recognized human rights understood, at a minimum, as those expressed in the International Bill of Human Rights and the principles concerning fundamental rights set out in the International Labour Organizations Declaration on Fundamental Principles and Rights at Work. The responsibility to respect human rights requires that business enterprises: (a) Avoid causing or contributing to adverse human rights impacts through their own activities, and address such impacts when they occur; (b) Seek to prevent or mitigate adverse human rights impacts that are directly linked to their operations, products or services by their business relationships, even if they have not contributed to those impacts. The responsibility of business enterprises to respect human rights applies to all enterprises regardless of their size, sector, operational context, ownership and structure. Nevertheless, the scale and complexity of the means through which enterprises meet the responsibility may vary according to these factors and with the severity of the enterprises adverse human rights impacts. In order to meet their responsibility to respect human rights, business enterprises should have in place policies and processes appropriate to their size and circumstances, including: (a) A policy commitment to meet their responsibility to respect human rights; (b) A human rights due diligence process to identify, prevent, mitigate and account for how they address their impacts on human rights; (c) Processes to enable the remediation of any adverse human rights impacts they cause or which they contribute. For operational principles, see page 16 onwards of UNs Guiding Principles on Business and Human Rights Source: UN (2011). Guiding Principles on Business and Human Rights. <http:// www.ohchr.org/Documents/Publications/ GuidingPrinciplesBusinessHR_EN.pdf>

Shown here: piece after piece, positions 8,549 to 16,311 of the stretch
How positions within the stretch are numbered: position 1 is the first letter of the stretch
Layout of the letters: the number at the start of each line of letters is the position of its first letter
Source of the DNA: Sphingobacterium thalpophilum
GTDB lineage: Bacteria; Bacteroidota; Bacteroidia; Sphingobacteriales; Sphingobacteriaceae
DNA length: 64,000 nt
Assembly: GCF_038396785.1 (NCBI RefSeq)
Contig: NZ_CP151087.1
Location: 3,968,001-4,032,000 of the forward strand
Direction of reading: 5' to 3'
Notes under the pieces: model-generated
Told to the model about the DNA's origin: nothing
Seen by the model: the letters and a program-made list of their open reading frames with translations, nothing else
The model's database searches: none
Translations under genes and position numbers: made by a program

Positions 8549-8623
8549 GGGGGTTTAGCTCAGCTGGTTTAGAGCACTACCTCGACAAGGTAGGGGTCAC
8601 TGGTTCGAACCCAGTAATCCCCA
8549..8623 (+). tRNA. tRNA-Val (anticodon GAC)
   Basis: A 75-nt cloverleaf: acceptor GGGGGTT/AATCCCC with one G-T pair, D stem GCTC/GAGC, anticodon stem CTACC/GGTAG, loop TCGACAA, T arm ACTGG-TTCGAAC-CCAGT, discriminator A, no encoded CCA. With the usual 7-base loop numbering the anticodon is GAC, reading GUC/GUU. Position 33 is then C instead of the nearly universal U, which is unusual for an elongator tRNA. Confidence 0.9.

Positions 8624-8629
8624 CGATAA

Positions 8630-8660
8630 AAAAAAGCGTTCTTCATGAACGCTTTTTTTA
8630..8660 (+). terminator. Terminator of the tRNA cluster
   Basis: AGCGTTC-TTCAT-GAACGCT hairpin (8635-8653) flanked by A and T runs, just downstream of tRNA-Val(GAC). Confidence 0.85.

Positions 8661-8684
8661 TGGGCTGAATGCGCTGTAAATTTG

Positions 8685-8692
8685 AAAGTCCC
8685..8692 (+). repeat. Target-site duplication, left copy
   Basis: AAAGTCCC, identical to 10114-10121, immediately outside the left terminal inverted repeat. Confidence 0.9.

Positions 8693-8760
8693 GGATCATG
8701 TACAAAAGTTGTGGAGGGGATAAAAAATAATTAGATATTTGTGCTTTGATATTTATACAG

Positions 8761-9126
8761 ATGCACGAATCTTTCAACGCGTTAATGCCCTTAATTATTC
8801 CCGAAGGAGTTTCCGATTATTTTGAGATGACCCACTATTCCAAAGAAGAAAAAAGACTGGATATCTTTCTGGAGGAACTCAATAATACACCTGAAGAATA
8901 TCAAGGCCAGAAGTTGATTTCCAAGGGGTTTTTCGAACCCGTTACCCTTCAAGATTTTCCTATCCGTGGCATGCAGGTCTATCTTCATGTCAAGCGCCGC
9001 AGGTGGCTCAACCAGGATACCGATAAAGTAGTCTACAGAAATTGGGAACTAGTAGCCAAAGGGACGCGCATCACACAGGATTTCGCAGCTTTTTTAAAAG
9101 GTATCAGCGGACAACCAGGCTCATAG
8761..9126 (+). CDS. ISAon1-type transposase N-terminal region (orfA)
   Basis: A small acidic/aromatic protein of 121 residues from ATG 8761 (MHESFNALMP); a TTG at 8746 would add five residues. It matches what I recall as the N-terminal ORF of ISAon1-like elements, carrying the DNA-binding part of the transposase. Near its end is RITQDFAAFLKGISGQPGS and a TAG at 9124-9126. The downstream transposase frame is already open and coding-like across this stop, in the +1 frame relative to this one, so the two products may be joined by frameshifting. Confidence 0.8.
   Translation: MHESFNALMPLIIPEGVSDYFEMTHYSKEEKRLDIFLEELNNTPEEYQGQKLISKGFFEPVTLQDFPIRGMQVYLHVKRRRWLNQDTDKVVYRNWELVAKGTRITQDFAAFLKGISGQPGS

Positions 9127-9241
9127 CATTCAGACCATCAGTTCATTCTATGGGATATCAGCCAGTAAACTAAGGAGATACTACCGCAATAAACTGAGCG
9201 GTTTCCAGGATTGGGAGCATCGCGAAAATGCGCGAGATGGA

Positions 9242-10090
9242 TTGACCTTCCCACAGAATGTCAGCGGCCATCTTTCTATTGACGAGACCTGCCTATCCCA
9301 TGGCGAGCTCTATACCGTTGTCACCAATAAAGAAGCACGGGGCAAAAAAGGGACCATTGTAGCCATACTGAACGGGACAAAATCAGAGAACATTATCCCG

Likewise, there is growing social and environmental pressure coming from both producers and consumers end for the business sector to adopt sustainable sourcing policies for health, dwindling natural resources and climate change consideration. The increasing trend among consumers who are paying a premium price for organic food products and the presence of national and international organic certifying bodies can attest to this. 2. Invest in partnerships.